The study area is part of the Chittagong-Tripura fold belt (CTFB), consisting of numerous anticlines and synclines. Geologically, the KRC is made of Dupi Tila sandstone, Girujan clay, and Topham sandstone formations. The lithologies are loosely consolidated and sand-silt rich. Flat top, low rounded hillocks and broad valleys are the main geomorphological features present in this area. The surface elevation ranges from 0 to 37 m and is highly undulating. The hills and valleys were vegetated with tropical plants. The KRC area was previously protected, and only community forestry activities were permitted. However, since the influx of Rohingyas in 2017, they set up their shelters by cutting the hilltops and slopes and razing the forest for fuel. This environmental degradation caused an increase in rainwater infiltration in the subsurface. Stratigraphically the sliding slopes were composed of two layers–upper residual soil, predominantly clayey to silty and lower sandstone, mostly silty to sandy. The slumping prominent landslide was observed in the KRC. Still mudflow sometimes occurred after intense rainfall (Fig. 5a). The grain size distribution of the samples collected from landslide sites showed that more than 50% sand and silt were present in the upper and lower sandstone units. However, the upper soil was more fine-grained than the lower sandstone (Fig. 5b).
Rainfall pattern analysis
The region’s tropical monsoon climate is characterized by a very wet monsoon season from June to September. The average annual rainfall of Bangladesh is about 2500 mm, but the south-eastern region, where the study area (Fig. 1) is located, observes around 4000 mm of rainfall every year (Shahid 2011). Torrential rainfall in the monsoon is the primary triggering factor of landslides in the CHD region (Ahmed 2021). Figure 6 shows the recorded rainfall in Cox’s Bazar station from June to July 2021. The rainfall data analysis indicates that continuous rainfall occurs from the onset of June. Seven days before the landslide event of 27 July 2021, a continuous rainfall accumulation of about 300 mm was observed. The three-day antecedent rainfall amount was about 200 mm. Approximately 24 h prior to the landslide event, the cumulative rainfall had already accumulated more than 120 mm. Such extreme rainfall in this region can induce catastrophic landslide and flooding events (Fig. 2). The current threshold value for landslide occurrence is 300 mm and 200 mm for antecedent rainfall for 3-days and 1-day, respectively (Ali et al. 2018). During this event, antecedent rainfall for 3-days and 1-day was less than the optimum. However, other factors such as hill cutting, overburden load and long-term (60 days) continuous rainfall from 01 June 2021 influenced the landslide occurrence.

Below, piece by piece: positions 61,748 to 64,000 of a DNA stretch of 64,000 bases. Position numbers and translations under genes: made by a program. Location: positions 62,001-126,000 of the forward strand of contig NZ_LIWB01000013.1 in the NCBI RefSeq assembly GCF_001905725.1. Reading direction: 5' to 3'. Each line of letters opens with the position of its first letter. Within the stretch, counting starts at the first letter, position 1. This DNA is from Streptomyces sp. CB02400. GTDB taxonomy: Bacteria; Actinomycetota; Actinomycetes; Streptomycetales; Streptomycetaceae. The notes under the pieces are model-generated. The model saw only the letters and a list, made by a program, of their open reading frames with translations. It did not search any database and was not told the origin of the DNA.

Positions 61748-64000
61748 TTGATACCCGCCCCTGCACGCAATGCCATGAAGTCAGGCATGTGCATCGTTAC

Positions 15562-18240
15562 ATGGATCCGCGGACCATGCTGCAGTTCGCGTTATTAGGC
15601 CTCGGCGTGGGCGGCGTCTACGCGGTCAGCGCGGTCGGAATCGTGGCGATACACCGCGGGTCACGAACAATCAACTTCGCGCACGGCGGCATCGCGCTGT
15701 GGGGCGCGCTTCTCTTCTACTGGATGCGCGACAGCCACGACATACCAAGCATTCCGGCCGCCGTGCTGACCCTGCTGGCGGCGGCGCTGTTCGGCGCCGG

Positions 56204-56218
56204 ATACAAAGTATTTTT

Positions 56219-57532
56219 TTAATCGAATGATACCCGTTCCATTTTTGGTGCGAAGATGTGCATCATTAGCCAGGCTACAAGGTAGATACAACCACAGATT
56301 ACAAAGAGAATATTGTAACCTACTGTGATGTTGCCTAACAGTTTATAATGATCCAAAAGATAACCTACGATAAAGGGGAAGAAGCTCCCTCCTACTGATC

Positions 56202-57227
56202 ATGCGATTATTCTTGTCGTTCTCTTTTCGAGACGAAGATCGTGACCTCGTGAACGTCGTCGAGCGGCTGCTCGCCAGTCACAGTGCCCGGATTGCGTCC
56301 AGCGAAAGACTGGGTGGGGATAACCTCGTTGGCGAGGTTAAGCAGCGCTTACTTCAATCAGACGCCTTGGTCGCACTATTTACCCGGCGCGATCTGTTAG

Landslide characteristics and causes
During the 2021 monsoon season, around 257 landslide incidents were reported in the KRC (IOM 2021). However, this study covered a detailed inventory mapping of 26 landslide incidents. Most of the landslides were of flow and fall type. However, some were rotational slides (see Appendix 2). Finally, the specific landslide that caused the fatalities of five Rohingyas in Camp 10 is further investigated in this report.